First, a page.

Who Should be the Next Treasury Secretary?

Four days ago, Ezra Klein reported that Erskine Bowles is the front-runner for Treasury Secretary in a second Obama Administration. It’s hard to think of any plausible Democrat who would be a greater disaster. Bowles has a man-crush on Paul Ryan; his chairman’s mark for his eponymous commission was simply an embarrassment on both political and policy grounds; a managing director of Morgan Stanley, he is Wall Street’s creature. He has no business running Treasury any more than I do. Take a look:

But if that is the case, then assuming (in best chickens-counting style) that there even is a second Obama Administration, who should the next Treasury Secretary be?

This isn’t merely idle blog talk (although I am under no illusions about RBC’s awesome policy influence). One great failing of progressives is that after the 2008 election, we simply celebrated. Wall Street did not: it got to work making sure that its people were in key positions, and that Barack Obama’s agenda would never challenge the financial industry’s power. That’s how we got Timothy Geithner at Treasury, Larry Summers at NEC, Ben Bernanke reappointed at the Fed, Bowles himself appointed to an absurd “deficit reduction commission”, Christy Romer sidelined at CEA, and ditto Elizabeth Warren.

So if, as anyone not committed to entrenched plutocracy should hope, President Obama wins a second term, the very next day should be devoted to making sure that President Obama does not make such disastrous picks again. That means being prepared to push very hard against rancid appointments like Bowles and in favor of someone else. I would hope that the day after Obama’s re-election, Al Franken and re-elected Senator Sherrod Brown call the White House and make it very clear that if they have anything to say about, Bowles will never be confirmed.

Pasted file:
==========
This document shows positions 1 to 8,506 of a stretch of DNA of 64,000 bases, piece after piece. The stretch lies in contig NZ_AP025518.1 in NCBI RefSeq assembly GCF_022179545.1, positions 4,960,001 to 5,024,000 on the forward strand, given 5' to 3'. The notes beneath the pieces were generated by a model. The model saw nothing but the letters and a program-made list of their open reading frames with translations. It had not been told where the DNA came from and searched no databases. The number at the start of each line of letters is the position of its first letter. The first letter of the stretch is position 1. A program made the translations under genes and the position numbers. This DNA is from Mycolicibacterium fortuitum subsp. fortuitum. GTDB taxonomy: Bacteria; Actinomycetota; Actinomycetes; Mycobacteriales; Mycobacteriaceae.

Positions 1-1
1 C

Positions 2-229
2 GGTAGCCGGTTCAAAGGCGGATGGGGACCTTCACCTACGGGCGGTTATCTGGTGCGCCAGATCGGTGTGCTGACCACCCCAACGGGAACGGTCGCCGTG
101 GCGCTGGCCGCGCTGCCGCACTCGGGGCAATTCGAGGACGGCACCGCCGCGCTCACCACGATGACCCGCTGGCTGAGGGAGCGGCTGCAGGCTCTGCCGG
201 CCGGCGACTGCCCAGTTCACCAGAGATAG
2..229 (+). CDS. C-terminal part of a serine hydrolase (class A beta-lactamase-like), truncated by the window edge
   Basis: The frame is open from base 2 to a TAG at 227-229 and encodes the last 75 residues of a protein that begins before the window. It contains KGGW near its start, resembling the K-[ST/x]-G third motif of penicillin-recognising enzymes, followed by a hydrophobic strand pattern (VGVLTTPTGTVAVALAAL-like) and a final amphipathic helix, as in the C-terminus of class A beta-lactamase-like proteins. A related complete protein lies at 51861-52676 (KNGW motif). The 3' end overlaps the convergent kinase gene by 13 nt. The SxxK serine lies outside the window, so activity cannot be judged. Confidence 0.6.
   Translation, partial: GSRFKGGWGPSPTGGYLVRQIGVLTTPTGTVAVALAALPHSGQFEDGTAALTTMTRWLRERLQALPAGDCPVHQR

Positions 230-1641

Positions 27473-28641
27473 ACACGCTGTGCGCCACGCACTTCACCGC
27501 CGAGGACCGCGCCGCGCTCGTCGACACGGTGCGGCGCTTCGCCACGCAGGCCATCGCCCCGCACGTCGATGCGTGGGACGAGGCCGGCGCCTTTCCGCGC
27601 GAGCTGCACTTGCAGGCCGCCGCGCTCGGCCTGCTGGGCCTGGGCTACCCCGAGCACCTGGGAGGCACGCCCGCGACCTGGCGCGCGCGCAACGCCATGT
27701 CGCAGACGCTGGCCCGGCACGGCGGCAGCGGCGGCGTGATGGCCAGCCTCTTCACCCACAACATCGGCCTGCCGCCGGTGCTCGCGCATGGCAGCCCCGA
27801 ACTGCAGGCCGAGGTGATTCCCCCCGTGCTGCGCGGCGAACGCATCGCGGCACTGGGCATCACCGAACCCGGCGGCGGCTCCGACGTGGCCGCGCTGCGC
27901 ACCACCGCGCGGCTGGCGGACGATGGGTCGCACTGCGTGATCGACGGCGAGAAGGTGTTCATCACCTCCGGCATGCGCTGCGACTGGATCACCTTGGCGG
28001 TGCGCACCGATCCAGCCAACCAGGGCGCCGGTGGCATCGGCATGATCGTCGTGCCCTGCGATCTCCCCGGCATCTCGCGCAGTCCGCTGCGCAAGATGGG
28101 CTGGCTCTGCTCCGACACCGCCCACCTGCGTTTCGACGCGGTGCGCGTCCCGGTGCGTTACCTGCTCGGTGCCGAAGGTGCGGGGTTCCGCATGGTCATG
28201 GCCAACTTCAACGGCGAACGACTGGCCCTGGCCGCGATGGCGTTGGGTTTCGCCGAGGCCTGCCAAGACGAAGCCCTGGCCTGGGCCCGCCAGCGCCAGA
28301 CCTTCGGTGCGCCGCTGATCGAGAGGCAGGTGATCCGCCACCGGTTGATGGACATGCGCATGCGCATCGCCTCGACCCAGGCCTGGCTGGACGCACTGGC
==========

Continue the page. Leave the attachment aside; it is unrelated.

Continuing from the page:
But who should be? A couple of notes: 1) at this stage, we should not worry about confirmability too much. The Republicans will seek to block anyone (whether by filibuster or otherwise), and at some point progressives will have to press President Obama to make a recess appointment; and 2) for what it’s worth (and it may not be worth much), there has never been a woman or a minority heading Treasury.

There are a few I can think of offhand: former FDIC chair Sheila Bair, former CFTC chair Brooksley Born, Paul Volcker (too old?), Gary Gensler, Christy Romer, Jared Bernstein. Hillary? I would be very wary: the Clintons created the Wall Street Democratic party, all of her advisors will be Rubinites, and if she wants to run for President in 2016, negotiating with Wall Street potential campaign contributors provides dark incentives. Still, she could be more progressive as a way of attracting primary support.

Paul Campos wants The Shrill One: that would be great, but I think that’s a little too far-fetched even at this stage. Nevertheless, Campos is asking the right question.

By the day after Election Day, progressives should have an answer. Because Wall Street sure will.

[Cross-posted at The Reality-based Community]

Jonathan Zasloff

Jonathan Zasloff is a professor of law at the University of California, Los Angeles.